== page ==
Rates to ship dry-bulk raw materials by sea are recovering after a four-year slump as Chinese demand for iron ore surged to the highest level since 2009, according to DNB Markets.
Average daily earnings for Capesizes, the largest ships hauling the commodity used to make steel, will more than double to $16,000 in 2013 from $6,705 so far this year, Nicolay Dyvik, an Oslo-based analyst at DNB, said in an e-mail today. Chinese demand for iron ore rose 41 percent in October from the previous month to 95 billion ton-miles, the highest since August 2009, the investment-banking unit of Norway’s largest bank estimated.
Capesize earnings more than doubled this month to $16,934 a day, according to the Baltic Exchange, the London-based publisher of shipping costs. Rates are still 93 percent below their 2008 peak of about $234,000 after owners ordered too many ships before the recession. After years of unprofitability, slower sailing speeds are restraining fleet growth as China increases imports from Australia and Brazil, according to DNB.
“Dry-bulk market recovery has begun,” Dyvik said in a report e-mailed today. “Large expansion of low-cost iron-ore and coal exports make us positive on the dry-bulk segment.”
The recovery was delayed as returns trailed expectations this year, and other analysts have said it has yet to arrive. Analysts cut forecasts seven times from $15,000 a day at the start of the year, according to the averages of 10 estimates in a Bloomberg survey. The market consensus is that recent increases were driven by stockpiling, rather than a fundamental recovery, London-based shipbroker Galbraith’s Ltd. said in an Oct. 19 report.
The dry-bulk fleet swelled 53 percent since the end of 2008 to a record 581 million deadweight tons, according to data from IHS Inc., an Englewood, Colorado-based research company. Global cargo demand will advance 5 percent this year and 4 percent in 2013, according to Clarkson Plc, the world’s largest shipbroker.
Capesizes account for about 40 percent of the fleet’s capacity, according to figures from Clarkson Plc, the world’s biggest shipbroker. They’re also the largest vessels tracked by the Baltic Dry Index (BDIY), a broader measure of commodity shipping costs, which slipped 0.1 percent to 1,048 today, according to the exchange. It’s down 40 percent this year.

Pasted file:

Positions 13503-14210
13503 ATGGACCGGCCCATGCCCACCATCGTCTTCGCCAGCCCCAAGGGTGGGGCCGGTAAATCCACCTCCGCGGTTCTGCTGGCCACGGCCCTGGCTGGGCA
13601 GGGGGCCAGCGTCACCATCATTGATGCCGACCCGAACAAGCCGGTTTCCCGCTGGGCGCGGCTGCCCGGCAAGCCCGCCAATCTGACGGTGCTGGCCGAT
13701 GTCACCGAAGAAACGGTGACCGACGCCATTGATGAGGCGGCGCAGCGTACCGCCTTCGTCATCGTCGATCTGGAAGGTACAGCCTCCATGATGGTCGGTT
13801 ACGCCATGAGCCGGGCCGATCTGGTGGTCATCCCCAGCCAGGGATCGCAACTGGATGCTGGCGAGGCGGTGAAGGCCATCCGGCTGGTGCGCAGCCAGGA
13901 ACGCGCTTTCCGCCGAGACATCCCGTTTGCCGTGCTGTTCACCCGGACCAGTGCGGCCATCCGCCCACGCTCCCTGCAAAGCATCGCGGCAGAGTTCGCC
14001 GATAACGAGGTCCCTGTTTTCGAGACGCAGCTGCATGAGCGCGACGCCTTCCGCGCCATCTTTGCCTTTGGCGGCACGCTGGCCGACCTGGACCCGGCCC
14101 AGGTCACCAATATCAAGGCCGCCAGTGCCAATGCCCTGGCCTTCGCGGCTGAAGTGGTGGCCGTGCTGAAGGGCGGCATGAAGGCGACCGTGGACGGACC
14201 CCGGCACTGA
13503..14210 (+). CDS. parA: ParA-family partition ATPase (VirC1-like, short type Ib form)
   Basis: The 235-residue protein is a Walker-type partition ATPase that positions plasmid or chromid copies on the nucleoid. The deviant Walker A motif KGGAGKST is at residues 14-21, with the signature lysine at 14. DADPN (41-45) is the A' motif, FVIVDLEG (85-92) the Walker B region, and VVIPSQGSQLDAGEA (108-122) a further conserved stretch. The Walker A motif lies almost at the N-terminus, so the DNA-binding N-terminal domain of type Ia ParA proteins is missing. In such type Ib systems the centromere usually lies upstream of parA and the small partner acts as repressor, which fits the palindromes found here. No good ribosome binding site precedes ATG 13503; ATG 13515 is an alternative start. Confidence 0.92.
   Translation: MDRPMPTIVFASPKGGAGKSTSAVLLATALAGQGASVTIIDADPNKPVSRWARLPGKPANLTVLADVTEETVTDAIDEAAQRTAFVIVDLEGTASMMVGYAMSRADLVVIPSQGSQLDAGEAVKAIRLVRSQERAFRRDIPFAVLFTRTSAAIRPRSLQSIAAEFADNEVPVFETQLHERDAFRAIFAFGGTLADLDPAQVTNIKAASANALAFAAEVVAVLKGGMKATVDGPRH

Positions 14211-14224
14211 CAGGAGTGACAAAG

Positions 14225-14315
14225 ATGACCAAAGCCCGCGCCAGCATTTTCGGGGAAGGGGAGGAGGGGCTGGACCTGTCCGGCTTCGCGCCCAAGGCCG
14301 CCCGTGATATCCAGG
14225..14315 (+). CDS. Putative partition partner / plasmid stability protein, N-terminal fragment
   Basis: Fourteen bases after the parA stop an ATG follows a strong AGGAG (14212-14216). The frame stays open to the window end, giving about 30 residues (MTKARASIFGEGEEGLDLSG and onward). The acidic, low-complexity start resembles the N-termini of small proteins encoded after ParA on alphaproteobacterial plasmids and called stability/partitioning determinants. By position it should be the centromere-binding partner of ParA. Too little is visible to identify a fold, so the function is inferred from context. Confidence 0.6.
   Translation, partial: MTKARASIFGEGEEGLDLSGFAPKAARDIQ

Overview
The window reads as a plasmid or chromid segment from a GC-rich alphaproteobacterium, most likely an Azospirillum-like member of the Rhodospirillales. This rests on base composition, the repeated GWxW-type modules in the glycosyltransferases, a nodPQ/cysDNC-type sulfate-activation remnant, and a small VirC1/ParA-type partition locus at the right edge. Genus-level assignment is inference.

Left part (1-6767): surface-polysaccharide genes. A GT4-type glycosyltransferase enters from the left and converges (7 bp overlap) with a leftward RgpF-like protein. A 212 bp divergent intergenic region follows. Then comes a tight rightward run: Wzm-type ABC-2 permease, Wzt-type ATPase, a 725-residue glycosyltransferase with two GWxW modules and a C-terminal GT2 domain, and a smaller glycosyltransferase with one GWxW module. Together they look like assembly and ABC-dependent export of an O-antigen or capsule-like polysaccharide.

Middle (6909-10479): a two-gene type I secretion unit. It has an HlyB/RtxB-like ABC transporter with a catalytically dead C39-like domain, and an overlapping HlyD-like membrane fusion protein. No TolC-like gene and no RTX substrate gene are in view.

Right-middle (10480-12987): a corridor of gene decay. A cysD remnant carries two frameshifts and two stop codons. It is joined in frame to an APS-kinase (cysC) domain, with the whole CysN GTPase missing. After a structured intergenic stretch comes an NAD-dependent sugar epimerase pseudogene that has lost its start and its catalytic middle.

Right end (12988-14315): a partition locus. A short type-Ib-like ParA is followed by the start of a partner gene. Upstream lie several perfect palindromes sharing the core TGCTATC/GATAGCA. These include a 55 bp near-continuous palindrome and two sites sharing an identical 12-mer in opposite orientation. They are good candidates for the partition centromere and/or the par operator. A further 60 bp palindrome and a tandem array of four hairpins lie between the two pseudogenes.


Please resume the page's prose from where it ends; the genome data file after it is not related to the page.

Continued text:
Owners can save on fuel, their biggest expense, and reduce the fleet’s effective capacity by slowing down ships. Capesizes sailed at an average speed of 9.13 knots last month, compared with 11.1 knots three years ago, according to ship-tracking data compiled by Bloomberg.
Iron ore is the largest commodity traded at sea after crude oil, and China is the biggest importer. Brazil increased its share of shipments to China to 28 percent in October from 24 percent the month before, DNB estimates. Australia’s share grew by 1 percentage point to 59 percent. Cargoes from other sources shrank to 13 percent from 19 percent, Dyvik said in the report.
Ton-mile demand is determined by multiplying the size of a cargo and the distance traveled for delivery.
Daily hire costs fell for the three classes of smaller vessels in the index, according to the exchange. Panamaxes, the largest ships to navigate the Panama Canal, dropped 0.6 percent to $6,386 as Supramaxes that are about 25 percent smaller slid 0.7 percent to $7,250. Handysizes, the smallest vessels in the index, retreated 0.6 percent to $6,361.
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